While there is a growing consensus among policymakers that sustainable intensification is needed to square the circle of feeding a growing global population while avoiding damage to the environment, there has been very little evidence that it can work in the developed world.
Researchers at the University of Leeds and the agricultural consultancy ADAS looked at the food productivity and the environmental impact of 20 innovative British farms between 2006 and 2011.
They identified three farms that achieved sustainable intensification in the period and one borderline case.
Professor Leslie Firbank, Senior Research Fellow in the University of Leeds' Faculty of Biological Sciences, said: "This is the first strong evidence that sustainable intensification has been achieved in an industrial country. When we started, we didn't expect to see any evidence of sustainable intensification. Some might say it is cloud cuckoo stuff--food production goes up, the environment gets better, everybody is happy - but this study makes clear that it can be and is being done."
The researchers looked at food production (energy produced per square hectare), nitrate pollution to water, ammonia pollution to the air, the farm's carbon footprint and a measure of biodiversity.
One large commercial potato farm, Cargill Farms near Norwich, increased its food production (gigajoules per hectare) by 33 percent between 2006 and 2011, but reduced its carbon footprint by 2 percent. Nitrate water pollution fell by 13 percent, ammonia air pollution was cut by 30 percent and biodiversity also improved.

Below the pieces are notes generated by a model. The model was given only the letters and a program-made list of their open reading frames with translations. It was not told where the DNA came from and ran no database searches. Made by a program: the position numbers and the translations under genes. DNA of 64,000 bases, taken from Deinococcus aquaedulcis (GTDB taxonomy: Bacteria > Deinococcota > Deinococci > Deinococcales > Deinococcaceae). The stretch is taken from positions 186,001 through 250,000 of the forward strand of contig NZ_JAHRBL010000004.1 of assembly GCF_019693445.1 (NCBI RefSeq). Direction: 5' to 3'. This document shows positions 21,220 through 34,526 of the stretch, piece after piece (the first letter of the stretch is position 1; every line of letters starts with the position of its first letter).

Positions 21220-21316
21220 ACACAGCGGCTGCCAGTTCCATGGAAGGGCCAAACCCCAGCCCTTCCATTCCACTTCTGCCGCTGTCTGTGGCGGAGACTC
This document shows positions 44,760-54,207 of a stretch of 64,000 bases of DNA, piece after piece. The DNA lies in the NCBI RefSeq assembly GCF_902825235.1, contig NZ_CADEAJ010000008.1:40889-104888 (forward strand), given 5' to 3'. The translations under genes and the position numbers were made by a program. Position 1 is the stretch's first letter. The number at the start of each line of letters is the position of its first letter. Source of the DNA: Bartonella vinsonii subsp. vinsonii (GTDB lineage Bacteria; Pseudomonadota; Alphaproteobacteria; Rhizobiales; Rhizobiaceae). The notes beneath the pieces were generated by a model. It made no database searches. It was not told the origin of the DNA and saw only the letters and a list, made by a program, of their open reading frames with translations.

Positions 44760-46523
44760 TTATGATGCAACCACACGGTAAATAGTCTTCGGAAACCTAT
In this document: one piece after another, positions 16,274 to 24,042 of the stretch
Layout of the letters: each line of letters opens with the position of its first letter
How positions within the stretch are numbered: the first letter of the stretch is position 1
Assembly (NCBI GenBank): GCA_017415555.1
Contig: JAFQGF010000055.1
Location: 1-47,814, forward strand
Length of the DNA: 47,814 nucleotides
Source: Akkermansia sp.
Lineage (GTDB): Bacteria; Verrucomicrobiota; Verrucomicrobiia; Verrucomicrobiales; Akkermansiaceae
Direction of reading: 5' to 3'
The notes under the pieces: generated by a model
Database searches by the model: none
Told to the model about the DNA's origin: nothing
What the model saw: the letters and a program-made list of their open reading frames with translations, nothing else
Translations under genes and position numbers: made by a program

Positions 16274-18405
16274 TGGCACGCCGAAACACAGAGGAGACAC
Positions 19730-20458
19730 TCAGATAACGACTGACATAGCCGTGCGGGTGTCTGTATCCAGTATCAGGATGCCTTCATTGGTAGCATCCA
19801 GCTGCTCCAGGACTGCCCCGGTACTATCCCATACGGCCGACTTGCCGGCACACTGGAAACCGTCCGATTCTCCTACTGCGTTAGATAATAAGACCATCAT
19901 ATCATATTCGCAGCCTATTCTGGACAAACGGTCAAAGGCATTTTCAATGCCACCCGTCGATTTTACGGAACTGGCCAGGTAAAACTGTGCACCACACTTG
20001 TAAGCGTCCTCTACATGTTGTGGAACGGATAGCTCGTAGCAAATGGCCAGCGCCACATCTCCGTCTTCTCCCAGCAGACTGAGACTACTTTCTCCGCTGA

A second farm had even more impressive figures, with a 52 percent increase in food production, a 27 percent reduction in its carbon footprint, a 13 percent fall in nitrate pollution, a 27 percent cut in ammonia pollution and an improvement in biodiversity, albeit from a low baseline.
Another farm recorded an 18 percent increase in food production and significant improvements in all of the environmental measures
Professor Firbank said: "We knew sustainable intensification could work in developing countries, where the paradigm comes from. If you build up the soil and manage water better on a degraded farm in a poor country, you will often get better production and a better environment. However, it is a totally different question whether similar results can be achieved on well-organised, highly commercial farms in Britain."
Firbank added: "What came through loud and clear from working with these farms is that farmers will do sustainable intensification if it makes business sense. They are not trying to save the world. Reduction of carbon emissions and pollution control was fitting these farmers' business models."
Many of the innovative farms in the study that did not achieve sustainable intensification were pursuing different strategies. One turned organic, which resulted in very significant improvements in environmental impact but also a fall in food production. Another switched to strawberry cultivation, which also reduced the energy value of its production.
The research was funded by Land Use Policy Group, which represents the UK's statutory nature conservation, countryside and environment agencies.
Ioannis Delis, Physiological Society (Jul 2018), £10,000
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Steve Clapcote, Jamie Johnston, The Dunhill Medical Trust (Jun 2018), £254,874
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